Doors open today to the 'Revealing York Minster' exhibition. The chambers below the cathedral floor are housing artefacts charting the 2000 year history of the building.
The space beneath the tower was dug out in the 1970s to help stabilise the tower which was in danger of collapsing. Archaeological digs have now helped to map out more clearly the history of the site including the previous buildings which stood there. The historical finds are now on display.
The York Outer MP Julian Sturdy is supporting the campaign to have Richard III buried in York.
Mr Sturdy also announced that he has written to the Archbishop of York, the Ministry of Justice and the Private Secretary to Her Majesty the Queen, to request that the Yorkist King’s final resting place be considered very carefully.
“As the last Yorkist King of England and last King to die in battle, Richard III is hugely important to the heritage of our historic city of York. There is plenty of evidence to suggest that King Richard wished to be buried in York and particularly in the Minster.. .... The people of York and indeed Yorkshire are extremely grateful for the excellent work carried out by the archaeologists and the University of Leicester. We merely want the options for King Richard’s final resting place to be properly considered
More than 1,000 people have signed an official government petition to have Richard III re-interred at York Minster. The last king of the House of York was recently found buried in a car park in Leicester.
His remains are due to buried at the city's cathedral, but a campaign has now started to bring him back to his native Yorkshire.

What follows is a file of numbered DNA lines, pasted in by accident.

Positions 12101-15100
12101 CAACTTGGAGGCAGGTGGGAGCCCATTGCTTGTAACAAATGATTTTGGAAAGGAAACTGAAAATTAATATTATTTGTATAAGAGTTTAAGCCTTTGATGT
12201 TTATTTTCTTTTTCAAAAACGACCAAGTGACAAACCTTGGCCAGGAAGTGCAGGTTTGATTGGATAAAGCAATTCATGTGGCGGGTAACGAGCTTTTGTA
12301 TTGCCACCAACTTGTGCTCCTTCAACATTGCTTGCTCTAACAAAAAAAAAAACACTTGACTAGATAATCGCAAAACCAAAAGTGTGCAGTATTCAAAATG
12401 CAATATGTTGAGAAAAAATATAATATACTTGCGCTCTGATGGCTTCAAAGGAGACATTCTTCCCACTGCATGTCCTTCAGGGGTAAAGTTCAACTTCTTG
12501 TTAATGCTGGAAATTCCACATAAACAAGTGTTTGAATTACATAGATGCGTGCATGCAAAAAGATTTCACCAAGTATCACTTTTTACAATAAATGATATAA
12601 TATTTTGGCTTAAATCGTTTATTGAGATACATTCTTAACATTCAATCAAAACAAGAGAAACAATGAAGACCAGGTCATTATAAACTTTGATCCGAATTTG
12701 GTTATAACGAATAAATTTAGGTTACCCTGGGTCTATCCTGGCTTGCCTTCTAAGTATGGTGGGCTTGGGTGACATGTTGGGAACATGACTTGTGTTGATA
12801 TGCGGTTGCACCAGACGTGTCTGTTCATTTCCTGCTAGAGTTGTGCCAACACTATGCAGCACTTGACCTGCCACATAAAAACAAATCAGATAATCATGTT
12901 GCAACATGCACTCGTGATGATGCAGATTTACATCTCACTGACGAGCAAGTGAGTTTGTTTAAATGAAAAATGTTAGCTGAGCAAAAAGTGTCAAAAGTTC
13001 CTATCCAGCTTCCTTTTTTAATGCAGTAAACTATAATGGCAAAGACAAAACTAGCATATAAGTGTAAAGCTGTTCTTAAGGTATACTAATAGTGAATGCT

The Yorkshire Branch of the Richard III Society claim, naturally, that Yorkshire was his favourite county of all. And that it was in Yorkshire that he was happiest, where he and his wife, Anne Neville, daughter of Warwick the Kingmaker made their first - and favourite - home, at Middleham Castle .
It was also in Yorkshire that that their only son, Edward was born in 1473, and spent most of his tragically short life. Debate is already underway as to whether the last Yorkist monarch should be brought 'home' - with some calling for the burial place to be York Minster.
The last English King to die in battle - he lived for 12 years in the North of England.Some historians say that although entitled to be buried at Westmister Abbey alongside other Kings and Queens of England, he had announced his intention to be buried at York.
An exhibition has opened at Red House Museum showcasing memories of life in Gomersal in the last century. 'Greetings from Gomersal' features recorded interviews from the Kirklees Sound Archive with Gomersal residents talking about their memories of life in the village.